Computer Science Course Descriptions

Gunn Computer Science
ANIMATION USING VIRTUAL WORLDS (Not offered in 2013—2014; undergoing revision)
This course is designed to teach big ideas in computer science to students who may not want to take a
full-blown programming class. Using the Beauty and Joy of Computing curriculum and Snap!
programming language designed at UC-Berkeley, this course touches upon many of the topics covered
in more advanced classes couched in an environment that makes 2D animation and computational media
Prerequisites: None, but the materials are being revised to meet the needs of the target audience. It will
return in 2014/2015; there is some chance it will be renamed so keep an eye open for that!
This course introduces the student to the functional programming paradigm. It includes concepts such
as functions, conditionals, data abstraction, recursion, lambda, higher-order functions, and list
processing. The amount of homework outside of class is expected to be about 2 hours per week; many
students are able to finish all of their homework during class. (Hopefully, some students will spend
more time than that because they like programming, not because someone makes them!)
Prerequisites: B or higher in one of: Geometry/Algebra 2, Alg2/TrigA, or PreCalc. Concurrent
enrollment in one of these classes is fine as long as the grade in the most recent math class was an A- or
INTRO TO JAVA (Spring Semester)
This course introduces the student to the object-oriented programming paradigm. The student will learn
about primitive and abstract data types, conditionals, loops, arrays, lists, interfaces, and fundamentals of
object-oriented programming, including inheritance, delegation, and polymorphism. The homework
load is similar to Programming Concepts. The culminating project is Conway’s Game of Life in which
almost all of these big ideas are needed. Please stop by room L14A to see some of the work done by
students who have taken this class.
Prerequisites: Programming Concepts or permission from teacher.
Programming for Mobile Devices introduces students to mobile application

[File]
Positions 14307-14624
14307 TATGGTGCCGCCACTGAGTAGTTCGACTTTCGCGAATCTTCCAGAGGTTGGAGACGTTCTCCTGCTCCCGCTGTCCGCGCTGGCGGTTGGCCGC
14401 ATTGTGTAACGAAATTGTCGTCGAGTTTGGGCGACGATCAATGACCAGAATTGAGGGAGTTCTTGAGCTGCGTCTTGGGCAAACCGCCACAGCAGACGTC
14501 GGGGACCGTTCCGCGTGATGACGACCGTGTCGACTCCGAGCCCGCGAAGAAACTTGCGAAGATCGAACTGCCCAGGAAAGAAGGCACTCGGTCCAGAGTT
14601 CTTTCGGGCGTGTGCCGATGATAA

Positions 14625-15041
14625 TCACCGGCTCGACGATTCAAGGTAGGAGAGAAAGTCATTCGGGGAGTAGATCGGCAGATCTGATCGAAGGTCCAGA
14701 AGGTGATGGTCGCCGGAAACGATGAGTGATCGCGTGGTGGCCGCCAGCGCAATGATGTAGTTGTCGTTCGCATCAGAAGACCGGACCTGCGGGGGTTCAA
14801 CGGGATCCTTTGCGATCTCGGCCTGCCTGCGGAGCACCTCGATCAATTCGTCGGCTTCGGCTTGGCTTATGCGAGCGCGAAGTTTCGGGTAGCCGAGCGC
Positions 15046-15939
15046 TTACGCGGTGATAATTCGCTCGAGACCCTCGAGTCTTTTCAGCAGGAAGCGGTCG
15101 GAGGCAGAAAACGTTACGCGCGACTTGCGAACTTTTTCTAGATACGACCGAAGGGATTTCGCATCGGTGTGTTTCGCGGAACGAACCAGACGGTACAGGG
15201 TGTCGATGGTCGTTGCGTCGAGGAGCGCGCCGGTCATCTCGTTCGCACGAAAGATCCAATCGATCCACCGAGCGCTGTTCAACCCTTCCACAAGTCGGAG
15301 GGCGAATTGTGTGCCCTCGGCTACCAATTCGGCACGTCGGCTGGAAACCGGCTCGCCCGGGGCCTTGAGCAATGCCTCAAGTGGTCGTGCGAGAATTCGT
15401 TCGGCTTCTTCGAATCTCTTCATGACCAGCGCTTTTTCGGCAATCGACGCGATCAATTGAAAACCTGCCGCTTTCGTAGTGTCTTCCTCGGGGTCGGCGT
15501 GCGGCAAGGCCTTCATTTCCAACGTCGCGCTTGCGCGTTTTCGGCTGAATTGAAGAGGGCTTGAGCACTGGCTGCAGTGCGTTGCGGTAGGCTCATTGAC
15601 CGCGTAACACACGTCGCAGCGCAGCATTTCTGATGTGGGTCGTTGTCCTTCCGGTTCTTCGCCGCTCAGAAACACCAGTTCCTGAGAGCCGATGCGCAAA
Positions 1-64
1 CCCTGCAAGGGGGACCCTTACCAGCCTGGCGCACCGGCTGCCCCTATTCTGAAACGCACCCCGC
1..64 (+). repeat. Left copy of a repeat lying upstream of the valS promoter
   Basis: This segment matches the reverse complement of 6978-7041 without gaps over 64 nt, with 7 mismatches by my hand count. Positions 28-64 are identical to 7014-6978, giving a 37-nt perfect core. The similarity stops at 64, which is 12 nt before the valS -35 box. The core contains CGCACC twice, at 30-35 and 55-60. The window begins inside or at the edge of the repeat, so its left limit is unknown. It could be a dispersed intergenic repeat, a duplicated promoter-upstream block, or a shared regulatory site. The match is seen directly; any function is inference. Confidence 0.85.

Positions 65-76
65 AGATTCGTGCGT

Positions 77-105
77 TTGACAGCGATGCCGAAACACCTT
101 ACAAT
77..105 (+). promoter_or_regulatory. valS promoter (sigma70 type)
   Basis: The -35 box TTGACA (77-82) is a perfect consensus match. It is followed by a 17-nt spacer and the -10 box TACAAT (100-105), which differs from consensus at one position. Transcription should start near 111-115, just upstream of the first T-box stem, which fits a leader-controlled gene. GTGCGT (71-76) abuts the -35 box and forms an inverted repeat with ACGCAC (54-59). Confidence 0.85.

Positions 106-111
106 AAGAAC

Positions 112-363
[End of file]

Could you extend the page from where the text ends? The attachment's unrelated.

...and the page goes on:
development. This semester long course will cover many topics not found in our
other computer science courses, such as: managing lifecycles, databases (including
SQLite), background threading, and best practices for memory-efficient
coding. This hands-on course will culminate in a final project in which students
create and produce a unique application to be published on the Google Play
Prerequisites: B or higher in Programming Concepts AND B or higher Intro to Java
Summer homework found at
Homework Estimate: This is an online, hybrid course. Meetings will take place 4-6 p.m. every
Wednesday. There is an expectation of at least 3 hours work outside of the classroom.
Here’s where the real fun is. Roughly twelve weeks of the course will be based on a book used at
Berkeley and MIT—this is what you will face if you attend UC-Berkeley and take Computer Science
61A, Structure and Interpretation of Computer Programs, and uses the book of the same name by
Abelson and Sussman. The rest of the course is a strong subset of UCB’s CS61B, Data Structures.
Topics covered include abstraction, algorithm analysis, data structures, language modeling, functional
programming, and object-oriented programming. Projects are often chosen by the student—after all,
there is no point in the teacher assigning projects when the students have better ideas on how to use their
The expected number of hours of homework outside of class is 4 to 6 per week, but many students do
fine with less and many, many more spend far more than 6 hours per week because they like what they
are doing.
AP credit is, of course, a core goal, but this course also provides a foundation for the student who is
interested in studying computing or a computing-related interest at the next level.
Prerequisites: B+ or higher in Programming Concepts AND B+ or higher Intro to Java
Summer homework found at
This class requires a short application, which can be found in the Guidance office.
Please address questions about Programming for Mobile Devices to Chris Bell (
Please address all other questions to Josh Paley (